Wednesday, April 24, 2013

Beamforming with SDR

** The information/content below has been taken form a technical literature at PENTEK Inc.

Beamforming is a signal processing technique that utilizes an array of sensors to achieve directionality, increase the strength of transmitted signals and improve the quality of received signals. For software radio systems, the beamforming sensors are transmit and receive antennas. For receiver systems, the signal arrival delay at each antenna is directly proportional to the path distance from the source. The beamforming process adjusts the gain and phase of each antenna signal to cancel the delay path differences for signals arriving from a particular direction. Aligned signals are then summed together to produce high signal-to-noise reception in the chosen direction. By adjusting gain and phase in each path, the antenna is electronically “steered” without the need for moving mechanical structures.

Examples of software radio applications that use beamforming include direction finding, in which a beamformed antenna can be steered to locate the arrival angle of a signal source. Two or more arrays can be used to triangulate the exact location of the source, which is essential for many signal intelligence. In addition to directionality, beamforming also improves reception in so-called “diversity receivers”. The combined signal from multiple antennas boosts the signal-to-noise ratio compared to a single antenna, thus extending the operational range of the receiver system. And lastly, beamforming allows spatial frequency sharing for commercial mobile phone carriers by dividing one cell into several beamformed pie-slice sectors that can share the same frequency.

FPGAs are best suited for processing-intensive digital signal processing algorithms, especially like those found in beamforming applications. They can implement extreme parallelism with hundreds of DSP blocks operating in parallel. The key signal processing elements for beamforming include digital down conversion, phase and gain adjustments, and summation, all handled by the DSP engines. The PCIe interface provides a fast interface to the system controller for initialization and delivery of beamforming coefficients for gain and phase shifts. The gigabit serial links also can be extremely useful in propagating the beamformed summation across multiple boards for high channel count systems. The configurable logic supports timing synchronization across the channels and data formatting.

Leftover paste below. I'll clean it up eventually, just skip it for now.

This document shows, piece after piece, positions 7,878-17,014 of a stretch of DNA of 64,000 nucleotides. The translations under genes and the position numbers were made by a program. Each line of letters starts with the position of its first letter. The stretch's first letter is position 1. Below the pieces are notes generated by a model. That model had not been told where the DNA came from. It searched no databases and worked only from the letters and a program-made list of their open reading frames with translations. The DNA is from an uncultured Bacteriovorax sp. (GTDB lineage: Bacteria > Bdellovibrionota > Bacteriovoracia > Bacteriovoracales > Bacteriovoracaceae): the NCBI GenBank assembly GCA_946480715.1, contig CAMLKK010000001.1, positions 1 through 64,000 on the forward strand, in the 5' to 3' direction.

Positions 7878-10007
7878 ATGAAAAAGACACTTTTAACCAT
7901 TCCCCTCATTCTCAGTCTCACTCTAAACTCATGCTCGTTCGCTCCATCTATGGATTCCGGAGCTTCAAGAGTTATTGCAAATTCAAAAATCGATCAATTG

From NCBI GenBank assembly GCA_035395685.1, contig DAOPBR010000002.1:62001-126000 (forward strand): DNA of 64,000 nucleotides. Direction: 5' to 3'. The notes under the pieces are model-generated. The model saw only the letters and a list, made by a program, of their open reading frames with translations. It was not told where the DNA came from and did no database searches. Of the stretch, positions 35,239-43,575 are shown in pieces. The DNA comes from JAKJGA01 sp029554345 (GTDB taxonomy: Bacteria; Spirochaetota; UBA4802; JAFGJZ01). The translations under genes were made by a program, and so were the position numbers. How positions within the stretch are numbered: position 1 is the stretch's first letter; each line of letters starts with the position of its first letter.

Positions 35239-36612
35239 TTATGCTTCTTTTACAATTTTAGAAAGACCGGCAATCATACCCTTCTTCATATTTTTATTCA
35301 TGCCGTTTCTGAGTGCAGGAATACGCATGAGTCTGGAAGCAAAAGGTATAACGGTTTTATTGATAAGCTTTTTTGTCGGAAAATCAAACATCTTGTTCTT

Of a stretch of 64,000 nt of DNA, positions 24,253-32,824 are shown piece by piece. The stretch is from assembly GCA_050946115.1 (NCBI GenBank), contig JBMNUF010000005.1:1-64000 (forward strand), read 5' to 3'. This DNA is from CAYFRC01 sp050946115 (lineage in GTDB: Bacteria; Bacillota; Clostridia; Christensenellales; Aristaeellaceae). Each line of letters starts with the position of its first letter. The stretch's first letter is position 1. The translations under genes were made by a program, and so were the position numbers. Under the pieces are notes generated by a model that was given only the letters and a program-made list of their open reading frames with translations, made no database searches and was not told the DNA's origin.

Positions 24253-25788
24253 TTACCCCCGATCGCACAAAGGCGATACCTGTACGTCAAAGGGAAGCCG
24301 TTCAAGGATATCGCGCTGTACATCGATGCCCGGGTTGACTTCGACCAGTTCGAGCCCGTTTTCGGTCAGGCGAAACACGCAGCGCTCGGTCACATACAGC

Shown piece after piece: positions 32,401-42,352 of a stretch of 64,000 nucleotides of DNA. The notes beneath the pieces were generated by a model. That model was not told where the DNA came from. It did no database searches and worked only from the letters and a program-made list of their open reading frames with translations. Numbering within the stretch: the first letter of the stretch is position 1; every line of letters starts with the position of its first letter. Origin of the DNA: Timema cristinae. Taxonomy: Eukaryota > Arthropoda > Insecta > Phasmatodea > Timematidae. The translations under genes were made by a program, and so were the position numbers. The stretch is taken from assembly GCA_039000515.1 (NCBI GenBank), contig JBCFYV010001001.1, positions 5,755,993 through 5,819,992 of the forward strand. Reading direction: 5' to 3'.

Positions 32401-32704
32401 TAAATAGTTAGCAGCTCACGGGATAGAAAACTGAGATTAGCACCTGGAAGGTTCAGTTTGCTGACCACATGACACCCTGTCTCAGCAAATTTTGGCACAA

Basic signal processing tasks required for beamforming :

1. The RF signals from the antenna must first be amplified and translated to an IF (intermediate frequency) signal to permit digitization by the A/D converter.

2. Popular IF frequencies range from 21.4 to 160 MHz and many A/D converters now handle these signals with sampling rates between 80 and 500 Msamples/sec.

3. These high-speed A/D converters connect directly to FPGAs with high speed LVDS interfaces supporting data converter peripherals operating at sample rates to 600 MHz and higher.

4. The next task is digital downconver sion of the IF signal to baseband, producing a complex (I+Q) signal centered at DC or 0 Hz.

5. The downconverted baseband signal is low-pass filtered to allow only the signal of interest to appear at the output. Together, these operations represent the classic software radio function — the DDC.

6. Inside the DDC, the frequency translation to baseband is performed by mixing the digital A/D input signal with digital samples from a numerically controlled local oscillator (NCO).

7. The mixer employs two multipliers from the FPGA DSP blocks to handle the real A/D samples and the complex NCO samples. The NCO is a phase accumulator (also part of the DSP block) followed by a sine look-up table. The table converts the steadily advancing phase value to sine wave samples. The NCO frequency is programmable by the operator to produce any frequency from DC to the A/D sample clock frequency.

8. The complex baseband signal at the mixer output is fed into a low pass filter using DSP block multipliers, registers and adders. It features programmable filter coefficients to set the signal channel bandwidth. Special circuitry incorporated in the NCO allows the user to offset the phase accumulator by a programmable angle to implement the phase shift requirement for beamforming.

9. The gain adjustment is performed using a DSP block multiplier.

10. Finally, the adjusted outputs of each DDC are summed together, again taking advantage of adders in the DSP blocks.

** Gain and phase adjustments are performed by the DDC which is inside the FPGA itself.

** power meters at the output of the DDC are required to measure the output power in case of any recalibration of the gain settings.

** Role of FPGA (summarized) :

1. digital downconversion
2. synchronization and timing
3. phase and gain adjustments
4. power measurement
5. summation
6. gigabit serial links for summation propagation
7. the PCIe system interface for control
8. high speed interfaces to A/Ds and other peripheral devices.

Recently Ettus Research has also came up with a product "Quad Receiver QR210" which is capable of beam forming. Same can be seen in this informative video 

More information about QR210 can be found at

Additionally there are a whole lot of FPGA boards from PENTEK ( which are capable to do beamforming.

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